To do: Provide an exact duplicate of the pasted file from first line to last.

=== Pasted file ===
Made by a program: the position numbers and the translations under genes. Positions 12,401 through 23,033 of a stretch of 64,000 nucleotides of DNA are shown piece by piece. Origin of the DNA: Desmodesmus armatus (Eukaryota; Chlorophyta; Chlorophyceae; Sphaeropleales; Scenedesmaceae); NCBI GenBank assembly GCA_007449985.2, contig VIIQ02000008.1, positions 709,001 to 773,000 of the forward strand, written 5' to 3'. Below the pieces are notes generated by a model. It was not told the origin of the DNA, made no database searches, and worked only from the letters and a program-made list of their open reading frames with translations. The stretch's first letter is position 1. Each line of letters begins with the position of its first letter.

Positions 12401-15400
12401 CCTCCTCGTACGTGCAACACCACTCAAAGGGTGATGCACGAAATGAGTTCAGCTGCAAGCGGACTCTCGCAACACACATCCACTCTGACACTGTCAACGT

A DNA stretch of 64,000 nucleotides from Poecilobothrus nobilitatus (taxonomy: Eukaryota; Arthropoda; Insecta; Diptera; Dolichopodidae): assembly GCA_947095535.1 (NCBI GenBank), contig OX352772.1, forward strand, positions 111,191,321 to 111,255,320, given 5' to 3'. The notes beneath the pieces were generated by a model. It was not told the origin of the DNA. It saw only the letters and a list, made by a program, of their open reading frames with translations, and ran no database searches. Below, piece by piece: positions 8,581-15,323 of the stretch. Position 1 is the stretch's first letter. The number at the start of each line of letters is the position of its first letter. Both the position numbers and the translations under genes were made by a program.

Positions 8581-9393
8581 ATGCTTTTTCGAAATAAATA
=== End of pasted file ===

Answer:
Made by a program: the position numbers and the translations under genes. Positions 12,401 through 23,033 of a stretch of 64,000 nucleotides of DNA are shown piece by piece. Origin of the DNA: Desmodesmus armatus (Eukaryota; Chlorophyta; Chlorophyceae; Sphaeropleales; Scenedesmaceae); NCBI GenBank assembly GCA_007449985.2, contig VIIQ02000008.1, positions 709,001 to 773,000 of the forward strand, written 5' to 3'. Below the pieces are notes generated by a model. It was not told the origin of the DNA, made no database searches, and worked only from the letters and a program-made list of their open reading frames with translations. The stretch's first letter is position 1. Each line of letters begins with the position of its first letter.

Positions 12401-15400
12401 CCTCCTCGTACGTGCAACACCACTCAAAGGGTGATGCACGAAATGAGTTCAGCTGCAAGCGGACTCTCGCAACACACATCCACTCTGACACTGTCAACGT

A DNA stretch of 64,000 nucleotides from Poecilobothrus nobilitatus (taxonomy: Eukaryota; Arthropoda; Insecta; Diptera; Dolichopodidae): assembly GCA_947095535.1 (NCBI GenBank), contig OX352772.1, forward strand, positions 111,191,321 to 111,255,320, given 5' to 3'. The notes beneath the pieces were generated by a model. It was not told the origin of the DNA. It saw only the letters and a list, made by a program, of their open reading frames with translations, and ran no database searches. Below, piece by piece: positions 8,581-15,323 of the stretch. Position 1 is the stretch's first letter. The number at the start of each line of letters is the position of its first letter. Both the position numbers and the translations under genes were made by a program.

Positions 8581-9393
8581 ATGCTTTTTCGAAATAAATA